Then… Tim Schafer stopped making point and click adventure games. Psychonauts had puzzles, but it was also an action platformer and one that took that genre into new directions with a heavy emphasis on conversations, visual cues, great storytelling with depth, and amazing acting performances. There was some really interesting casting on it with Armin Shimmerman, Josh Keaton and Tara Strong. He also proved a dedication using a lot of the talent from Throttle and Fandango. Then came Brutal Legend, turning the entire third person action adventure game in new ways and at times trying to do also way too much by adding Real Time Strategy. Yet, inspired casting, dialogue and story really leaped and showed Tim’s true talents as a director. Jack Black, Brian Posehn, Tim Curry, Jennifer Hale, Cree Summer and of course getting those legends of Rock.
After Brutal Legend and how it fared though Double Fine went smaller and Tim became a department head, while other voices in Double Fine showed how equally awesome they were. Costume Quest, Stacking, Iron Brigade, Middle Manager of Justice were all brilliant and definitely Double Fine games which also felt like Tim games even with Tasha Harris, Lee Petty, Brad Muir and Kee Chi as directors.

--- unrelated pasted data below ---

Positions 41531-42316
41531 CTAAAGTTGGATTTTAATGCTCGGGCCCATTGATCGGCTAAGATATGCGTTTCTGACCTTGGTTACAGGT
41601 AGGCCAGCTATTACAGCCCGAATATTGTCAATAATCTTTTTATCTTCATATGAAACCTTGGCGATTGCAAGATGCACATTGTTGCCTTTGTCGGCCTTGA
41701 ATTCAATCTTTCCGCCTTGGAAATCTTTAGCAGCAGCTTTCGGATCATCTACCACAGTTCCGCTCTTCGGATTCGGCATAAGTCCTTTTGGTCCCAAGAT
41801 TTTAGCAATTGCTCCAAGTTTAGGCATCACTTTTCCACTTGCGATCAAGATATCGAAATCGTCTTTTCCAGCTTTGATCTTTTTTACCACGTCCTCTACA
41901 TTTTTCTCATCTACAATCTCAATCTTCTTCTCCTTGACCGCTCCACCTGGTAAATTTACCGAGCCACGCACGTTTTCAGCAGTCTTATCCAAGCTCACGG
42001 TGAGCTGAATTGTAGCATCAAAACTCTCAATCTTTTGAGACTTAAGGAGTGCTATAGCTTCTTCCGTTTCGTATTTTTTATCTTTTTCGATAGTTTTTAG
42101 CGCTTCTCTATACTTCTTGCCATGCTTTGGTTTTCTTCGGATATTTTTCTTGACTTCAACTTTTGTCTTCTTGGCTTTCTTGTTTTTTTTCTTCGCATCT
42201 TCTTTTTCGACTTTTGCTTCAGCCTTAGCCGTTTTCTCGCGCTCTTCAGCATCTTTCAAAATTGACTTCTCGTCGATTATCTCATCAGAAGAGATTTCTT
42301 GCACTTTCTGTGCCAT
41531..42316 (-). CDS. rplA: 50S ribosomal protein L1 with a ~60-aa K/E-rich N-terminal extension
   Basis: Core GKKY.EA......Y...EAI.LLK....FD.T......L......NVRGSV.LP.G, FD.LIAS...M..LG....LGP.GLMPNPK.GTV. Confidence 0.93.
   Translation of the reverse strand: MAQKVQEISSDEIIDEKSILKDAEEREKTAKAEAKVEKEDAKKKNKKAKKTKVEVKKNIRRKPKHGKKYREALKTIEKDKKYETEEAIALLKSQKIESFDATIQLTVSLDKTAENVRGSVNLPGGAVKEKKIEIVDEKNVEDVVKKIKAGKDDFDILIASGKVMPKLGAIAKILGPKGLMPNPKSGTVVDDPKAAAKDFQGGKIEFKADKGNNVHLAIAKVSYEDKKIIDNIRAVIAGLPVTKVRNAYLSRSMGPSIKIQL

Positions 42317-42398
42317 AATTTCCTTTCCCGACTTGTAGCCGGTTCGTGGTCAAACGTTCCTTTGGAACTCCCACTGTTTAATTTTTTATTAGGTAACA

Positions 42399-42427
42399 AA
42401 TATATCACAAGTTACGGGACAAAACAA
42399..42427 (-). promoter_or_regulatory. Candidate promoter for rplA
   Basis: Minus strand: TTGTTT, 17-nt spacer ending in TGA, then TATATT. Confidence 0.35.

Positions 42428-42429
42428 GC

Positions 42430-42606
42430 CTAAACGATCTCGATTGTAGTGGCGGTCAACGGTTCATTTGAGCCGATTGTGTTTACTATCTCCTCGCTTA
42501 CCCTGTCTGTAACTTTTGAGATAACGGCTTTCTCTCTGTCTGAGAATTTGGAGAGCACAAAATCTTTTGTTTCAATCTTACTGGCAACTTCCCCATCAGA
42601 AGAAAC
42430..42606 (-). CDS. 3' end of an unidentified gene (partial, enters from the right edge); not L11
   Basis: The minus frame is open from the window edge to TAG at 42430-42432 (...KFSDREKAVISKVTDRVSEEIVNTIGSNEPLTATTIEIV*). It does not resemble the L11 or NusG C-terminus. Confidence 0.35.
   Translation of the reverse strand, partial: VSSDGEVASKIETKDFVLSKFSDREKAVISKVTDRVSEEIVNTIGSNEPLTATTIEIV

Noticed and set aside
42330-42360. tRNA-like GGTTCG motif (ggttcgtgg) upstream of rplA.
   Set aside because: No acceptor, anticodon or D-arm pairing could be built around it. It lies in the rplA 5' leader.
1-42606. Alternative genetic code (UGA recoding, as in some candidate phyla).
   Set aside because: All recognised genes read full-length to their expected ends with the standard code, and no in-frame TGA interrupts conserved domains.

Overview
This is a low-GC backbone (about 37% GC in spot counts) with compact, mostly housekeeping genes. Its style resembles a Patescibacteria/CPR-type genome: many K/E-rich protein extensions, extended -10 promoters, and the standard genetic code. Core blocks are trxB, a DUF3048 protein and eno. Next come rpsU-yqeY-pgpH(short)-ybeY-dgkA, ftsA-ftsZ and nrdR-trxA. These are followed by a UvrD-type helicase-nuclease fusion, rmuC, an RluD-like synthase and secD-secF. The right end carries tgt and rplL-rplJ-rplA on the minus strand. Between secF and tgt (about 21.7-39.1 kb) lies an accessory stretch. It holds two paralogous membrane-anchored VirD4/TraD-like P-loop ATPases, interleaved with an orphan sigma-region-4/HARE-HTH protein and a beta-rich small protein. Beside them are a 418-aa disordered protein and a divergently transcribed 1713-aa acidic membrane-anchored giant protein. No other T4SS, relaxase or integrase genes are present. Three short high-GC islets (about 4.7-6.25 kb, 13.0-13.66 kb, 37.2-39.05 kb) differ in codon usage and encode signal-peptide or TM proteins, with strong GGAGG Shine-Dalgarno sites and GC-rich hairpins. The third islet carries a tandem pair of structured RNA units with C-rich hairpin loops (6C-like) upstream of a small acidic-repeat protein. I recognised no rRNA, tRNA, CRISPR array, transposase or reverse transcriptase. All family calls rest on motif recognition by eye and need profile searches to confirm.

All this brings us to BROKEN AGE and I’ll start with this. I love it, I understand any negative reviews and complaints but respectfully disgaree with them and I think this is something all gamers who want a new experience that at the same time feels old. Tim’s handprint is all over this thing. The jokes are aplenty and funny. Some are easily missed if you don’t experiment at illogical things, but there comes the real fun of adventure games. This is the linchpin of everything for me. Tim has created something that is funny, heart warming and full of depth. Are the puzzles easy? I guess. I’ve seen plenty of people also stating they were stuck in places and actually turning to a walk-through or asking for a hint, so I think the balance has been hit. A delicate balance that any game of this type will have had trouble juggling. I believe they have done so successfully. We also really get everything we’ve gotten from Tim in the past, innovation, the next step. This is the game he’d of made in 2014 as an adventure game especially if Psychonauts and Brutal Legend were point and clicks if he had complete control without publishers and never turning to Kickstarter in the first place. Turn to Kickstarter he did though and that created a whole different setup. Because this might not be the game he would’ve made under a publisher. A publisher would’ve maybe given him that little amount asked for and then he’d make a game and publishers would complain instead of fans. All this could be wrong, but it’s what I feel and isn’t that what reviews are, feelings?